Tessa Moll is a medical anthropologist, with a focus on feminist and postcolonial science and technology studies. She is currently a Postdoctoral Research Fellow on the ARC-funded project Impressionable Bodies: Epigenetic Models of Plasticity in the Global South. She has two intersecting areas of interest. In her doctoral research, Tessa explored potentiality in biomedicine, in particular assisted reproductive technologies in South Africa. Her current project explores the circulation of epigenetic sciences and emerging conceptions of the permeable body in post-apartheid South Africa.
You can find Tessa's publications on her Academia.edu page.Read more on Tessa's profile
Social studies of science
Biopolitics and reproduction
Anthropology of race and science
Assisted reproductive technologies
South African studies
2019: “IVF success rates in regimes of truth and hope.” University of Cape Town Department of Anthropology Seminar. 12 August.
2018: “Papers, Pictures, Persons: Racialisation in the matching of gamete donors in South Africa.” University of Cape Town Department of Anthropology Seminar. 27 March.
2015: “Conceiving the Future: Anthropological Perspectives on IVF.” Special Interest Group – Embryology in Cape Town. 10 November
Papers presented at professional meetings
2020 “Scaling effects and harm of DDT toxicity in Limpopo, South Africa.” Ambrams, A. and Moll, T. Anthropology and Geography: Dialogues Past, Present, and Future, Royal Anthropological Institute. London, 4-7 June. *
2020 “Absorptive embryos: thinking through toxicity in South Africa’s fertility clinics.” Chronic Living: Quality, Value and Health in the 21st Century, University of Copenhagen. 23-25 April. *
2018 “Goodness in the Genes: Respectability, Egg Donation and the Maintenance of South African Whiteness.” Remaking Reproduction: The Global Politics of Reproductive Technologies at ReproSoc, University of Cambridge. 27-29 June.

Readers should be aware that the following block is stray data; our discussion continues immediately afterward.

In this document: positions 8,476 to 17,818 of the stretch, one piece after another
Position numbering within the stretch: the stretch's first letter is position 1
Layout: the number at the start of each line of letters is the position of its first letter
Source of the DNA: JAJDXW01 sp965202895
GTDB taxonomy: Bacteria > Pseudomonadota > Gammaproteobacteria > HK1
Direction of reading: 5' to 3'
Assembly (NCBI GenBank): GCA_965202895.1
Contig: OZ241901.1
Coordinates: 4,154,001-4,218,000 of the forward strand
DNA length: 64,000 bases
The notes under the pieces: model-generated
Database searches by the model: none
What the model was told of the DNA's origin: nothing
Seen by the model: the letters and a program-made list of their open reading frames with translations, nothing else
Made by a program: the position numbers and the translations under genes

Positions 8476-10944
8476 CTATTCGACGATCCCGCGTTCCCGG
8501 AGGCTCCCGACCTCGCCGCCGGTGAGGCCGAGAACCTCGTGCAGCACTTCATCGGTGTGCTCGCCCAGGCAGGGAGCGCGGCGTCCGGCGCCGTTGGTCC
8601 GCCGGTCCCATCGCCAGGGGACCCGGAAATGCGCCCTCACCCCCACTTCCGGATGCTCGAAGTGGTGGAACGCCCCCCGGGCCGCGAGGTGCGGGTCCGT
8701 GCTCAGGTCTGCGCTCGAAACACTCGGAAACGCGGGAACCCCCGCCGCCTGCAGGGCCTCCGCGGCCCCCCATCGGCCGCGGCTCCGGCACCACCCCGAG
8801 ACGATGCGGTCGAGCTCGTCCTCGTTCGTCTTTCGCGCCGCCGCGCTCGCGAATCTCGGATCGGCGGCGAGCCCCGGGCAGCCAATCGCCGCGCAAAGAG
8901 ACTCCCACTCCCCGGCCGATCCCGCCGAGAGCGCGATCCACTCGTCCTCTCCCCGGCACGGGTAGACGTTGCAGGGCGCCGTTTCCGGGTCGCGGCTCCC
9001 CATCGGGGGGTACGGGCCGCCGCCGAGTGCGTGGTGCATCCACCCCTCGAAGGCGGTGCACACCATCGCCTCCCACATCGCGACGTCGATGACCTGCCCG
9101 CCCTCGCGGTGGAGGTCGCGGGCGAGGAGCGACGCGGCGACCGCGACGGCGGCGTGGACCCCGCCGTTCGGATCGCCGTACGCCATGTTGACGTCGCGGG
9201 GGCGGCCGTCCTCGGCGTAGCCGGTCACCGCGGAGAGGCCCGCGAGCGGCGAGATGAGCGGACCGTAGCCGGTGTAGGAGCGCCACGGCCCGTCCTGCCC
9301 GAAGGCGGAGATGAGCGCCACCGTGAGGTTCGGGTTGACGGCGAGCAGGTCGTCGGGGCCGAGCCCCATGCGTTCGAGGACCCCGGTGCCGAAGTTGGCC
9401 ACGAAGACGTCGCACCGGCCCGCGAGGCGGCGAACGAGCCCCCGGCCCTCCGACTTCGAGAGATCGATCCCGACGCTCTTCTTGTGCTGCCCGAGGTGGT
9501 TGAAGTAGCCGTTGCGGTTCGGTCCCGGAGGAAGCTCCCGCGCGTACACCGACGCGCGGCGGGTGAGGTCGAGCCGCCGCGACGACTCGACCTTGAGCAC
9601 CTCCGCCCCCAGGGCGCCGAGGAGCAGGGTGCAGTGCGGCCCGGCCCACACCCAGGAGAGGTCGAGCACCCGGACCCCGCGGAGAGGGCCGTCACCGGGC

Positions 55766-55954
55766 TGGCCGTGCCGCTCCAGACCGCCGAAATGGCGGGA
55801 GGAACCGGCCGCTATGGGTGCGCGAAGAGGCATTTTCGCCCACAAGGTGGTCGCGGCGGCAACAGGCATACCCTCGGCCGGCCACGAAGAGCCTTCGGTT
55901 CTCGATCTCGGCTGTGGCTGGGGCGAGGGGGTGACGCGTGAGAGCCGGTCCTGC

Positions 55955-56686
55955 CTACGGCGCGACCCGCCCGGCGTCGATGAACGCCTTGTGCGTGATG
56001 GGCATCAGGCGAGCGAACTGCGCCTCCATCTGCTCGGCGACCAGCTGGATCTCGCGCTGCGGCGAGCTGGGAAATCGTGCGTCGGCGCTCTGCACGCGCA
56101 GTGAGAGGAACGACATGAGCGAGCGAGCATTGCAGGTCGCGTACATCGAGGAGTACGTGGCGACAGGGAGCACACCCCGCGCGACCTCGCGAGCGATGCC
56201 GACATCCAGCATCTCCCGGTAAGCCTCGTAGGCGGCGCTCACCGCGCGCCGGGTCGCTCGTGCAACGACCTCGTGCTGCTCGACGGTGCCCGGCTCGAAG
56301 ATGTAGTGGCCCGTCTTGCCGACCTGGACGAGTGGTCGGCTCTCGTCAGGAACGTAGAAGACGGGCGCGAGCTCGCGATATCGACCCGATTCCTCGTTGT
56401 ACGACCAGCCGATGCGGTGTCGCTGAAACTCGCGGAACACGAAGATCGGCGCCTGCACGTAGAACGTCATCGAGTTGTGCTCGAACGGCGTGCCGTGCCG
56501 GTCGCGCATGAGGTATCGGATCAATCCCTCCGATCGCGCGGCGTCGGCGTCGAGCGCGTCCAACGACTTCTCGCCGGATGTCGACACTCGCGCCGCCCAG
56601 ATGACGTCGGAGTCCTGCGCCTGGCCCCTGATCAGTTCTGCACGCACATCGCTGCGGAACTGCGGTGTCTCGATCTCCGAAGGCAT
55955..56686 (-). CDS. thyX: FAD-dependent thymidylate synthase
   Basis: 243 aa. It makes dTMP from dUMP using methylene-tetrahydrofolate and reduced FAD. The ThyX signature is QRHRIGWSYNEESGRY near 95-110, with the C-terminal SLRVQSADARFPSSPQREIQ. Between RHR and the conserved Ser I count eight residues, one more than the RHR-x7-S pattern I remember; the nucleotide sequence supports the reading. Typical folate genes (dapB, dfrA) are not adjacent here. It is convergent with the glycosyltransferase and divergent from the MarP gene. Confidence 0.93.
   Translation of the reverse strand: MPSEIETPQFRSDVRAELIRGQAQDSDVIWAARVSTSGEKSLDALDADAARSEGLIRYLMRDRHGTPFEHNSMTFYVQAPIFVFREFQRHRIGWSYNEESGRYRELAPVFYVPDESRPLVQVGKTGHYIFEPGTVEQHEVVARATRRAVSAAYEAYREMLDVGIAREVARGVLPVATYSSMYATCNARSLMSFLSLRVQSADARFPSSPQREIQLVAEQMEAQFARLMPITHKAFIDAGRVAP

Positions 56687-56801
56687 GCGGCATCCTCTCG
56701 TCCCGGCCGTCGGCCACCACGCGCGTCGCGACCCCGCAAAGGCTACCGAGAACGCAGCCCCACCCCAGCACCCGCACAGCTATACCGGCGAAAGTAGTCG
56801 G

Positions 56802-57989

2018 “Gendered Bio-Responsibilization: Traveling Egg Providers in South Africa.” Pande, A. and Moll, T. Dreaming Feminist Futures at African Gender Institute, University of Cape Town. 21-23 March.
2017 “Gendered Bio-Responsibilization: Traveling Egg Providers in South Africa.” Pande, A. and Moll, T. American Anthropological Association Annual Meeting. Washington, D.C., 29 November – 3 December.
“Making race in South Africa: Curature and the production of similarities in donor matching.” American Ethnological Society (AES) Spring Conference. Stanford University, 31 March – 4 April.
2016: “Mixing and Matching: Race and Inheritance in Assisted Reproduction in South Africa.” Contemporary Ethnography Across Disciplines (CEAD) Conference. University of Cape Town, 15-18 November
2015: “Statistics, Time and Success in Assisted Reproductive Technologies.” Anthropology Southern Africa Annual Conference. University of the North-West, Potchefstroom, South Africa. 30 August – 2 September.
*Abstract accepted, but conferences canceled due to coronavirus pandemic
This project aims to investigate how epigenetics, the science of how environmental factors switch genes on or off, is reshaping notions of the body, heredity and biological plasticity in the global South., Using case studies in Australia, India and South Africa this project comparatively analyses how epigenetics is mobilised in public debates on responsibility, risk and the amelioration of disadvantage. This project expects to ensure the policy translation of epigenetics maximises social benefits and reduces risks of social harm, particularly to vulnerable minority groups.
(2021), Journal of Bioethical Inquiry, Dordrecht, Netherlands, C1
Funded Projects at Deakin
No Funded Projects at Deakin found
No completed student supervisions to report